What they’re saying — From editorial boards to veteran columnist George Skelton: ‘Stop playing politics on retail theft crackdown’

Media outlets from multiple editorial boards are calling out Democrat lawmakers, and in some cases, Governor (Gavin) Newsom, for playing political games and denying Californians an opportunity to decide for themselves how certain criminal acts should be punished. The tactics from Democratic leadership used were parliamentary tricks, by adding “poison pill” amendments to several public safety bills, which would overturn them should the voters approve a November ballot measure on crime.

From the McClatchy California Editorial Boards, representing views from the editorial boards at The Sacramento Bee, Fresno Bee, Modesto Bee, Merced Sun-Star and The Tribune in San Luis Obispo.“Here’s how it would work: If the Homelessness, Drug Addiction and Theft Reduction Act were to pass in November, then the anti-theft bills would be defunct. … Democratic leaders are so certain of their super majority at the Capitol that they feel emboldened to game the system and then they don’t have the nerve to answer legitimate questions about their behavior.” – McClatchy California Editorial Boards

The editorial board of the Orange County Register:
“The bills being considered by the Legislature, among other things, make it easier for DAs to combine thefts at different stores and charge perpetrators with a felony, as well as make it easier to prosecute those who break into cars. Those proposals certainly seem reasonable. Yet the poison pill’s cynicism suggests Democrats are more interested in playing politics than addressing legitimate crime issues. – Editorial Board, The Orange County Register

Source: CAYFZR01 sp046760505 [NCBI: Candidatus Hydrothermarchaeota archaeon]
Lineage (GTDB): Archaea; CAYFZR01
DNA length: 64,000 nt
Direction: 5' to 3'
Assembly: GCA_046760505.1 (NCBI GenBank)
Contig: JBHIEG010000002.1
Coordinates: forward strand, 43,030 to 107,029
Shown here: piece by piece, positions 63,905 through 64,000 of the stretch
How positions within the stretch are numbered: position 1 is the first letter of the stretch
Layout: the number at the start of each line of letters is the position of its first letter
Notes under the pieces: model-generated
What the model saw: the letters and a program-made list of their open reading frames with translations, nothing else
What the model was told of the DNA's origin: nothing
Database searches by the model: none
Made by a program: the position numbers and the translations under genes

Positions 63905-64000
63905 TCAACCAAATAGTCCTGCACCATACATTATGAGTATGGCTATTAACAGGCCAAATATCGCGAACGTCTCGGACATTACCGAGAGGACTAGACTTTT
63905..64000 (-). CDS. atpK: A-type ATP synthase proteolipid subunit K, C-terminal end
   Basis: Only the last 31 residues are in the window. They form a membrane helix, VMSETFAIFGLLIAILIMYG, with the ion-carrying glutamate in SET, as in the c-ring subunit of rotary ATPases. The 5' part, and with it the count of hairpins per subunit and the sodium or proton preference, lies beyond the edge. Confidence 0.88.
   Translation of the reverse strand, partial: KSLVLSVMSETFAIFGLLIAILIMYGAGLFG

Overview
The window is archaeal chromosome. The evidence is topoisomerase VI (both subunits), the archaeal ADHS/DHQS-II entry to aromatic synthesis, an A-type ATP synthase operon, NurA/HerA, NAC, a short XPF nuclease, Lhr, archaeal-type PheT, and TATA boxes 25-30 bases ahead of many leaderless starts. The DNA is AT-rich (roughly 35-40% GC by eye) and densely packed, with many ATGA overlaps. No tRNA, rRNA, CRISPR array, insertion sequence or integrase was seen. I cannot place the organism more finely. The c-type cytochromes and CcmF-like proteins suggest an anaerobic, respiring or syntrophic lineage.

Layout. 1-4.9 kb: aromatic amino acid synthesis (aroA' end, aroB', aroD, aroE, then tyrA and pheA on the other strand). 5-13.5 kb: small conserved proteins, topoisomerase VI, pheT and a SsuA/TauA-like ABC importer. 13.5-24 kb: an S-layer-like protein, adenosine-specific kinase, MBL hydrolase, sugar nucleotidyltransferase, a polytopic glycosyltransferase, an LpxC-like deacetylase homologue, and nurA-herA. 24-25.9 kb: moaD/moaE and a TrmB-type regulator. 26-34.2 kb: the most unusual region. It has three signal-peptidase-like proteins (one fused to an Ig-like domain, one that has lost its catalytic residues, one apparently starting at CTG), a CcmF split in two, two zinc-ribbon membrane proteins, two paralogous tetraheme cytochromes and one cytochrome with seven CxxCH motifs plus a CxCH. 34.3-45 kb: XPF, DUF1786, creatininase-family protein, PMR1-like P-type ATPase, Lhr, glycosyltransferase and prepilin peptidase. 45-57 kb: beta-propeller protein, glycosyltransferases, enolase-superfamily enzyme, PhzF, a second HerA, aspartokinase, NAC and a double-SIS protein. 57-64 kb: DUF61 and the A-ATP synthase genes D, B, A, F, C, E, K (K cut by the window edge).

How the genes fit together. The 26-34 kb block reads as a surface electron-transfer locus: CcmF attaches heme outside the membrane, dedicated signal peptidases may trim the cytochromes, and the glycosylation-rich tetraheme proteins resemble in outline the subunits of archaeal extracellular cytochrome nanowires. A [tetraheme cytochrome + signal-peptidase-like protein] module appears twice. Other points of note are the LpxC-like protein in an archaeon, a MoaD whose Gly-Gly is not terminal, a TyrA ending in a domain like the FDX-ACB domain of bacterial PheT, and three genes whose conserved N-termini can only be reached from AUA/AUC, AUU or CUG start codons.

Veteran Los Angeles Times columnist George Skelton stated in his column:
“Straight-faced Democrats contend the self-destruct amendment – they don’t call it a poison pill — is necessary because of policy “conflicts” between the legislation and the initiative.” George Skelton, Los Angeles Times

CBS 13 exclusively obtained emails – leaked to them – showing Governor Newsom’s chief of staff threatening the California District Attorneys Association:
“An email chain obtained by CBS News California Investigates reveals that the Governor’s Chief of Staff would not negotiate to strengthen a Democratic package of crime bills unless a coalition of crime victims, retailers, and law enforcement leaders would agree to postpone their ballot measure until 2026.”

Despite top Democratic legislative leaders’ best efforts to derail the citizen-led ballot initiative by adding “poison pill” amendments to their crime bills, both KCRA 3 and the Sacramento Bee have reported that some Sacramento Democrats are breaking ranks with their top leaders and are refusing to play along.

Capitol Correspondent Ashley Zavala with KCRA 3 Sacramento reported:
“Unfortunately, I can’t support the retail theft package which contains my Retail Theft Accountability bill, AB 1794, with the poison pill non-operative amendments included,” [Assembly Public Safety Chair Kevin] McCarty said in a statement.

And the Sacramento Bee’s legislative reporter Lindsey Holden reported:
“Assembly Democrats are fracturing over California legislative leaders’ decision to make changes to some retail theft bills that are designed to derail a controversial November ballot initiative aimed at toughening laws against such crimes.”